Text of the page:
What does a startup roadmap look like?

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Although startup business models are rarely clearly defined, it is good to have a general sense of direction. Thus, entrepreneurs build so-called startup roadmaps. These templates can help them set realistic expectations for their business. Meeting them is a great way to measure your success.

Keep in mind that no two businesses are ever the same. Each roadmap is therefore different too.

Before you devise such a roadmap, you should first identify which stage you’re in. This allows you to build the appropriate strategy that will lead you to success.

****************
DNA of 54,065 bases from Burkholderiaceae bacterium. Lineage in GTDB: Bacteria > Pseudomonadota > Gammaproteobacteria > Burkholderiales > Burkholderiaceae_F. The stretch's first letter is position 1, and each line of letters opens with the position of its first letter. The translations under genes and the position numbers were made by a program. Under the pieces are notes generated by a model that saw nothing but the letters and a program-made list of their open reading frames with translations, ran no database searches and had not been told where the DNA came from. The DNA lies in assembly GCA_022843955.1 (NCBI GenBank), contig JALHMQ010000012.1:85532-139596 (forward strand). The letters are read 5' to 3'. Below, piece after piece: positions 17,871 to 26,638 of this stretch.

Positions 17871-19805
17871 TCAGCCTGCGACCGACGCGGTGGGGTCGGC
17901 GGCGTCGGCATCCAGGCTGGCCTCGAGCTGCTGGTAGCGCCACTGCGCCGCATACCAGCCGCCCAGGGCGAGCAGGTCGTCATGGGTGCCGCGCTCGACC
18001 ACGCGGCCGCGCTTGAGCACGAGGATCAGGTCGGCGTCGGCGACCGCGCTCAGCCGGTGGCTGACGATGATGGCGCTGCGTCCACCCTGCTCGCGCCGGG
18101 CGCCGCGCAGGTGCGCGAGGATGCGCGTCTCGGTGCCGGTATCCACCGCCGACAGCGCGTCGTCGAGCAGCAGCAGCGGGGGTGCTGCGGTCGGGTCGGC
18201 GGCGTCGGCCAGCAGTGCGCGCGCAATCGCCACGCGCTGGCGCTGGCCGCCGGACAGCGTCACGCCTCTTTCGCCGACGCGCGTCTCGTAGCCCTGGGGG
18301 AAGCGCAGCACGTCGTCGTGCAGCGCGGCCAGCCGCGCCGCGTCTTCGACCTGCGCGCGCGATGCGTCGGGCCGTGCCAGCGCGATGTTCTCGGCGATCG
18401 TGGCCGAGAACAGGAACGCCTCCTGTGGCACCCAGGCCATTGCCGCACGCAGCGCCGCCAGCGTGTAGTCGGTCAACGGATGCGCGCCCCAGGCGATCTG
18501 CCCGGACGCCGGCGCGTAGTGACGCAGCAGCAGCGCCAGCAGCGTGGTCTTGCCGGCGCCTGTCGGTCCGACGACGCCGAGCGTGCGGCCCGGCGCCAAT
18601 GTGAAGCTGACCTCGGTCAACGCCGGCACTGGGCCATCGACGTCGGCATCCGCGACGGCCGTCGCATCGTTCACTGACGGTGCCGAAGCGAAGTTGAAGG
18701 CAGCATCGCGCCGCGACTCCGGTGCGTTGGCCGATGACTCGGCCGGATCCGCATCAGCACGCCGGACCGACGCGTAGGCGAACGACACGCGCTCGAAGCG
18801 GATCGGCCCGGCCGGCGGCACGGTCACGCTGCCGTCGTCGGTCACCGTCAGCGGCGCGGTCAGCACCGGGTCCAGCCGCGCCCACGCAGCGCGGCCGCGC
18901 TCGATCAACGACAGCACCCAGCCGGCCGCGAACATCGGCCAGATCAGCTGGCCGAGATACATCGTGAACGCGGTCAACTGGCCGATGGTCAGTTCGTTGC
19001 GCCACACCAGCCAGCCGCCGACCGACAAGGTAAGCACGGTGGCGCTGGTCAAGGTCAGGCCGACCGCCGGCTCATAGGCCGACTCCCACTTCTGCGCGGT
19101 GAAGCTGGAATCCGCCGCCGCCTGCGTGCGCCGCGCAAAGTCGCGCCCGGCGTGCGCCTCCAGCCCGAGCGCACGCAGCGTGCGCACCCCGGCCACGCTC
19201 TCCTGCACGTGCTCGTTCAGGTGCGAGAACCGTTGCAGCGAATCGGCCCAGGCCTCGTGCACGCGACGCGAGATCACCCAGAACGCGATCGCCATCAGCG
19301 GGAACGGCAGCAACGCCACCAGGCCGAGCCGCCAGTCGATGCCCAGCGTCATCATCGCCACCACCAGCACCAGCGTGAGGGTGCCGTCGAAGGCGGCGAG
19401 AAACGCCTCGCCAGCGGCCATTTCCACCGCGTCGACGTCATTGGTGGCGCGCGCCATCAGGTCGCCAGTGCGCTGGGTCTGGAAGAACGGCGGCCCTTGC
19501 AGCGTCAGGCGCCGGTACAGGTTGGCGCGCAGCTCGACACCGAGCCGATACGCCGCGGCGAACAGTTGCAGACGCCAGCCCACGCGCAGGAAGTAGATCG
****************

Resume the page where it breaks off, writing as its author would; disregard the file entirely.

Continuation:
What is considered an early-stage startup and how to grow past it?

To take your business off the ground, you’ll need to think strategically.

Firstly, you should always keep busy. Never put off things until tomorrow and be prepared for long hours. When you tackle as many tasks as you can in one day, your company will grow much faster.

Secondly, you must not only attract customers but also keep them. You can achieve this via seamless customer service and outstanding product quality.

Moreover, you must be careful with your spending. Since your budget will be very limited, you should try to avoid debts at all costs.

And lastly, you must inspire your employee. A startup workplace must be friendly and open to new ideas.

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I'm the manager behind the Upcut Studio team. I've been involved in content marketing for quite a few years helping startups grow.